CPPD application process lengthy, complicated

Turning to the Canada Pension Plan disability (CPPD) system for financial assistance is not as simple as an individual collecting back the funds they have contributed over the years — rather, the process can be lengthy, complicated, and require outside support to endure, Toronto personal injury lawyer Emily Casey writes in Lawyers Weekly.

“Many CPPD applicants are denied on their initial application, and the road only gets harder, both in terms of understanding what should be done and waiting out excessive delays in obtaining a hearing date,” Casey, an associate with Tkatch & Associates, writes in the legal publication.

“The first step in the appeal process is the request for reconsideration, which is done in writing and may be supported by additional medical evidence. If that results in another denial, the applicant can appeal to the Social Security Tribunal.”

It’s not uncommon for applicants to wait several years from the filing of appeal documents to the actual hearing date, says the article.

“The Social Security Tribunal is generally informal, and appellants are theoretically able to represent themselves throughout the entire process,” writes Casey. “However, filing the appropriate documents for an appeal can be tricky, as well as understanding the legislation pertaining to eligibility, so the process is not easy for the average person to navigate. Many CPPD applicants will reach out to lawyers or other resources for assistance.”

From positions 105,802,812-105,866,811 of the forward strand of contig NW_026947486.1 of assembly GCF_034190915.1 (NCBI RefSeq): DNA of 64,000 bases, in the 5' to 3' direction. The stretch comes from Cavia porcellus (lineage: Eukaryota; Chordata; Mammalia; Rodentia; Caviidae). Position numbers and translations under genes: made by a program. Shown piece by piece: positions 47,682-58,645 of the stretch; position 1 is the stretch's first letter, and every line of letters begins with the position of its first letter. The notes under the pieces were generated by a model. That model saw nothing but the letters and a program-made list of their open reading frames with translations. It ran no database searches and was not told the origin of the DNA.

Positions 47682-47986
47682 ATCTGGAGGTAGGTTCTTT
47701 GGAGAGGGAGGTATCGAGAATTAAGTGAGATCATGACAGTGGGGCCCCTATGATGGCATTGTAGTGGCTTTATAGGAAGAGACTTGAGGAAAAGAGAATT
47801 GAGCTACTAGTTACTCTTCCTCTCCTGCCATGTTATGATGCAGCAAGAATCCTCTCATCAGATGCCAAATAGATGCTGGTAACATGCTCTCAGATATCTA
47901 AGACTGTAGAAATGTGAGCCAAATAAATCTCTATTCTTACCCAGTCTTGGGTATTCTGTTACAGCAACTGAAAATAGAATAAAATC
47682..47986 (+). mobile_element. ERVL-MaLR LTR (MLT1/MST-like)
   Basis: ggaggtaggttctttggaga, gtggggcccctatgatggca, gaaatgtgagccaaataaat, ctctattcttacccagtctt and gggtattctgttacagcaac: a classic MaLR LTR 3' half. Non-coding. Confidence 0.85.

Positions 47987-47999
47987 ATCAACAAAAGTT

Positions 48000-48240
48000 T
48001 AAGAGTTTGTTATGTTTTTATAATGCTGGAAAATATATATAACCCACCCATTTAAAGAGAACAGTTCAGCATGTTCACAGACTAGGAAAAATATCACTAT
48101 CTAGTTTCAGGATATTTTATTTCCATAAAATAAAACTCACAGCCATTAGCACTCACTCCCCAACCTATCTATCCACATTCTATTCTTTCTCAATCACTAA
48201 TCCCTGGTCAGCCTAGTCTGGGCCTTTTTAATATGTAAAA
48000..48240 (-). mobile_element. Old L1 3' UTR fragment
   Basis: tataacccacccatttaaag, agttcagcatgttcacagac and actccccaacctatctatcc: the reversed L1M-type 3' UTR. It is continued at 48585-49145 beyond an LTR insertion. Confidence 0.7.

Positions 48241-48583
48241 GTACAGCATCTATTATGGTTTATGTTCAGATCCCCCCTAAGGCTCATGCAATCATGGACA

The tribunal also has a large backlog, she says, largely made up of CPPD appeals.

Whether by going all the way to an appeals hearing, or accepting a settlement offer, many CPPD appeals are successful, with appellants being found disabled as of a date several years before the hearing and retroactive benefits owing, writes Casey.

“The appeals process is clearly broken,” she writes.

“We have to wonder what can be done on the front end when assessing initial applications for benefits to reduce the strain on the system and to provide a more equitable result to individuals who pay into the CPP system to provide some insurance for themselves in the event of disability.”

This article was originally published on Advocate Daily on September 28, 2015.

No Comments Yet.

Leave a reply


E-mail:(Will not be published)



Contact Us

Toronto Office
49 Gloucester Street
Toronto, Ontario, Canada
M4Y 1L8

Gravenhurst Office
640 Muskoka Rd North
Granvehurst, Ontario, Canada
P1P 1E7

About us

Murray Tkatch began to practice personal injury law in 1981. As the senior lawyer for the firm he will always be responsible for your file. The firm works as a team to make sure you have the best possible representation.